By Mara Silvers | HELENA – State lawmakers in the House of Representatives gave broad approval Monday to a bill that would allow medical providers, health care facilities and insurers to deny services based on “ethical, moral, or religious beliefs or principles,” signaling the bill’s likely advancement to the Senate this week. 

House Bill 303, sponsored by Rep. Amy Regier, R-Kalispell, passed the Republican-majority chamber largely along party lines, with 65 votes in favor and 35 against, after roughly 20 minutes of debate.

Regier portrayed the bill as a “preservation and protection for medical conscience” in the state for practitioners and health care institutions that object to specific “lifestyle and elective procedures” such as physician aid in dying, prescribing marijuana or opioids, abortion procedures and gender-affirming medical care for transgender people.

“To be clear, this bill would not give the right to refuse to serve a person. It would only apply to the narrow circumstances where a nurse or physician cannot conscientiously perform a specific procedure,” Regier said.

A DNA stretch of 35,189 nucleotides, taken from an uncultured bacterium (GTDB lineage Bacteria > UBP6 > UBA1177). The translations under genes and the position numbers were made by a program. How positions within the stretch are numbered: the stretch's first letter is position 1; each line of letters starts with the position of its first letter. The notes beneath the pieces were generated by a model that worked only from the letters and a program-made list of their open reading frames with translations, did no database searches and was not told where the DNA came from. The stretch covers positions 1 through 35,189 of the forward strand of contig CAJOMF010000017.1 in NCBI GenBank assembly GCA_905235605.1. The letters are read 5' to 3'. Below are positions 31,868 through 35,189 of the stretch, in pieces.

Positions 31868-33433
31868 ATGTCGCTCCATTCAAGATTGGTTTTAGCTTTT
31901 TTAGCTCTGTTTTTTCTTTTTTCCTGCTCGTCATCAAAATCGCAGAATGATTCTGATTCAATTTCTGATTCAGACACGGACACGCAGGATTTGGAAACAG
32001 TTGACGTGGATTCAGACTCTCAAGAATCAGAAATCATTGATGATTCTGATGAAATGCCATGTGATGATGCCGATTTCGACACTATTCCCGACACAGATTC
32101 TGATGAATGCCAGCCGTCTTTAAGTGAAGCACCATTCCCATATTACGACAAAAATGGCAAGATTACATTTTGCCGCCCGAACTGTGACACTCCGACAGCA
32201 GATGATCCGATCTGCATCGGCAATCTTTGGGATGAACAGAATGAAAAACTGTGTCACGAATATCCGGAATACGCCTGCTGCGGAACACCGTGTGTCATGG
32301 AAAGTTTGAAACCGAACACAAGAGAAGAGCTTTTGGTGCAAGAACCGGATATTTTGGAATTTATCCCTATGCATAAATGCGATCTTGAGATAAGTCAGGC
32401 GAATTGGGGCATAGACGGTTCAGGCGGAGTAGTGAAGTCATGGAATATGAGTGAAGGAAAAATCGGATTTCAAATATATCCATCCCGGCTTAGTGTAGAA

A subsection of the bill says it is not meant to conflict with the federal emergency health care access law known as EMTALA as it applies to health care institutions, such as hospitals. But the bill does not provide a holistic exemption for emergency departments and emergency health care providers. When it comes to abortion, for example, the bill would require providers to opt-in to participating in those procedures in writing beforehand.

Similar legislation has had recent success in other states. For instance, a Medical Ethics and Diversity Act was signed into law in South Carolina last spring. The legislation in that state saw support from the Alliance Defending Freedom, a conservative religious advocacy group that is also backing the Montana proposal. 

The opposition to South Carolina’s legislation, including from transgender patients and LGBTQ advocacy groups, echoes concerns now surfacing in Montana over HB 303. Medical associations and groups, including the Montana Hospital Association, Montana Primary Care Association, Montana Nurses Association and the Montana Medical Association, testified against the bill during a January committee hearing, saying it would put patients’ care at risk.